St. Simeon Stylites (poem)

"St Simeon Stylites" is a poem written by Alfred Tennyson in 1833 and published in his 1842 collection of poetry. The poem describes the actions of St. Simeon Stylites, a Christian ascetic saint who goes counts his various physical acts in hopes that he has earned his place in heaven. It captures Tennyson's feelings following the death of a close friend, Arthur Hallam, and contains feelings of self-loathing and regret. The work has ironic overtones that give it the appearance of a satirical work.

Image by W. E. F. Britten, for a 1901 scholarly edition of Tennyson's early works.


In 1833, Tennyson's close friend Arthur Hallam died. He was deeply affected by this death and many of his poems written soon after contained feelings of self-loathing and regret, including "St. Simeon Stylites".[1] The poem also contained a satirical response to religious asceticism in general, which is possibly related to his feelings about his aunt Mary Bourne and her Calvinistic views. "St. Simeon Stylites" was completed by autumn 1833 and was circulated among Tennyson's fellows at Cambridge University.[2]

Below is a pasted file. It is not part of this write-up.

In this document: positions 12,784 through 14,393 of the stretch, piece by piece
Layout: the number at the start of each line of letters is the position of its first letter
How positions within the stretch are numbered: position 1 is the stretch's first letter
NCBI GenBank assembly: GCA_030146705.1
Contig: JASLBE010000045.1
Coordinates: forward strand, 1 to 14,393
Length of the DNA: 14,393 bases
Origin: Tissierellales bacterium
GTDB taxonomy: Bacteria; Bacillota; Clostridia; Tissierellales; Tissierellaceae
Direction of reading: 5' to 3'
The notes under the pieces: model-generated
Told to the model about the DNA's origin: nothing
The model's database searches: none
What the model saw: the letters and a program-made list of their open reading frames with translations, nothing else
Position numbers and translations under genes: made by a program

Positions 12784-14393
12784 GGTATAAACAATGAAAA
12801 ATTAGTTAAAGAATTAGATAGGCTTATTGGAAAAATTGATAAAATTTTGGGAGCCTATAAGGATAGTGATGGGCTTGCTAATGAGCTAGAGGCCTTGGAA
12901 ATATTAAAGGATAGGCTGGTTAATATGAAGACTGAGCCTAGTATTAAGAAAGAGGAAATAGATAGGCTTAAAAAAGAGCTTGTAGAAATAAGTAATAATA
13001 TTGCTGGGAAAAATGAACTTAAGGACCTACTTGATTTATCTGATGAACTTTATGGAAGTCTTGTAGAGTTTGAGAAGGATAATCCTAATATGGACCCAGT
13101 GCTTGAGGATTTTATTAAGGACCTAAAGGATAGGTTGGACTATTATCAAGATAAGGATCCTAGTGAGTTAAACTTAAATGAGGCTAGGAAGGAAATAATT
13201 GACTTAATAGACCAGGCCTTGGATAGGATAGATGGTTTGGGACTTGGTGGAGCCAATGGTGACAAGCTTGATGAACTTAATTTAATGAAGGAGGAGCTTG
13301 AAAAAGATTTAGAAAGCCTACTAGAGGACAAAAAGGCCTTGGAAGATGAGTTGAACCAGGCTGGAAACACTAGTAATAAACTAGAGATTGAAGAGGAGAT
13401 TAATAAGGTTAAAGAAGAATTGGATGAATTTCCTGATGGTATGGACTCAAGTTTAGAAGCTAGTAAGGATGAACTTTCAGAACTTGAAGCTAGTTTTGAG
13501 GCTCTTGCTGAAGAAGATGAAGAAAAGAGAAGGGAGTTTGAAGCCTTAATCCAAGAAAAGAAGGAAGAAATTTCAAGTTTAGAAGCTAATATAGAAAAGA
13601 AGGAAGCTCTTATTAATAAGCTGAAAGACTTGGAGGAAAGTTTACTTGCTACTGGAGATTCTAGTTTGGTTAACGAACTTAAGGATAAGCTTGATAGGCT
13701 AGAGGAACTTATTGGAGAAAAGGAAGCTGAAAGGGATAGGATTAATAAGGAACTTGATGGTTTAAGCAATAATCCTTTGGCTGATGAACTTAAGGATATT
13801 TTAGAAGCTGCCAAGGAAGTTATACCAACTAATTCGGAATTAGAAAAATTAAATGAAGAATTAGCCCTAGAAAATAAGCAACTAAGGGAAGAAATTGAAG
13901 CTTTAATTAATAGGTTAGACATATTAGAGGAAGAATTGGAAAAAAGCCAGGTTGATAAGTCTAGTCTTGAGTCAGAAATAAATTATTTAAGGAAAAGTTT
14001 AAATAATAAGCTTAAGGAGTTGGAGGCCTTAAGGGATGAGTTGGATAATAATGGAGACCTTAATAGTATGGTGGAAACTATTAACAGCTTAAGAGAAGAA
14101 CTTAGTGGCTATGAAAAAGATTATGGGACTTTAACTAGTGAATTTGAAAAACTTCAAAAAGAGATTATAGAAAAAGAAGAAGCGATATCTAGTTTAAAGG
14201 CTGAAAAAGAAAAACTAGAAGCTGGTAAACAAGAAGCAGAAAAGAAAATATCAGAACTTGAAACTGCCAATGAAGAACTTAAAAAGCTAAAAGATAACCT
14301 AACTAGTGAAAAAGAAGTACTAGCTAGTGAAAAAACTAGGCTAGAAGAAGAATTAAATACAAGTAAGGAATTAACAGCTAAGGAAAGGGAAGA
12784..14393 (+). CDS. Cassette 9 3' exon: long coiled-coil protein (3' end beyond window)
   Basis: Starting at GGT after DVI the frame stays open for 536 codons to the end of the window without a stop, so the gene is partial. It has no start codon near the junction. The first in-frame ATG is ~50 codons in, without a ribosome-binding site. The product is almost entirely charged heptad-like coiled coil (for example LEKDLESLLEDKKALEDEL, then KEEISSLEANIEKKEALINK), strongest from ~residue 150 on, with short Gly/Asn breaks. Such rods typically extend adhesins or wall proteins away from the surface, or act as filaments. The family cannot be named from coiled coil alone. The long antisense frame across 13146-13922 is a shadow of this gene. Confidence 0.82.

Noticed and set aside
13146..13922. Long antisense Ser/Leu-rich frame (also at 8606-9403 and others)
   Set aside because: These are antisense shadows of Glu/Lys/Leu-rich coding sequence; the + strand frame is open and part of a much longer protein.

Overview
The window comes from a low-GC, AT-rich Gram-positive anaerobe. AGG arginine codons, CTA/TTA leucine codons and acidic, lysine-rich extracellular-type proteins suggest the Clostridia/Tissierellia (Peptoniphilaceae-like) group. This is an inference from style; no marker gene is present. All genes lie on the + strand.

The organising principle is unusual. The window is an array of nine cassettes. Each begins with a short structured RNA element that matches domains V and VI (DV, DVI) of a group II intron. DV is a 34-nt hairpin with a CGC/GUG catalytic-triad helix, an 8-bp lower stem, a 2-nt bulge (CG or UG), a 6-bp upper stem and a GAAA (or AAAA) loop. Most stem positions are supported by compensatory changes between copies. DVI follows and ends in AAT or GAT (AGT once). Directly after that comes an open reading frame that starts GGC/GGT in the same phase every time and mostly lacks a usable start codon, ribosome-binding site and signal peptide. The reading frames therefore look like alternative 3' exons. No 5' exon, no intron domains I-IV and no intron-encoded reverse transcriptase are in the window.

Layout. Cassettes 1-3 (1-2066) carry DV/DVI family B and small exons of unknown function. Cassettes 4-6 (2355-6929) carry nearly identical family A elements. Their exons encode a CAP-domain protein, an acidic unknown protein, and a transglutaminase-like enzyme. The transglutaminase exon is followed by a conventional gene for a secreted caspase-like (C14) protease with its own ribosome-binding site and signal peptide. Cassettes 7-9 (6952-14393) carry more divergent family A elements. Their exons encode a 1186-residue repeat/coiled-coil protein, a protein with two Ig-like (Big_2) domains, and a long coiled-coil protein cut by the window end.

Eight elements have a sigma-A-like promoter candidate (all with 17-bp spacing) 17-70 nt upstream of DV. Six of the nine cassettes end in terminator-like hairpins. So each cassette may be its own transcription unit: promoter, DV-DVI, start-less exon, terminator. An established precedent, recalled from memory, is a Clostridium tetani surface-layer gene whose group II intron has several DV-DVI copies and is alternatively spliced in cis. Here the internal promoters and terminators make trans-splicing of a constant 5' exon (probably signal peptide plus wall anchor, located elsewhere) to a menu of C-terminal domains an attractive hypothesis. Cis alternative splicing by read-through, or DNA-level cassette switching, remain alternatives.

The poem was later published in his 1842 collection of poetry.[3] The poem's combination of dark humour, imagery and sympathy for the hero was unique in relationship to the previous works Tennyson published before 1842.[4] Tennyson, at the end of his life in 1892, returned to the idea and followed "St. Simeon Stylites" with the poem "St. Telemachus".[5]


Within the poem, St. Simeon describes himself in excess:[6]

Let this avail, just, dreadful, mighty God,
This not be all in vain, that thrice ten years,
Thrice multiplied by superhuman pangs,
In hungers and in thirsts, fevers and cold,
In coughs, aches, stitches, ulcerous throes and cramps,
A sign betwixt the meadow and the cloud,
Patient on this tall pillar I have borne
Rain, wind, frost, heat, hail, damp, and sleet, and snow; (lines 9–16)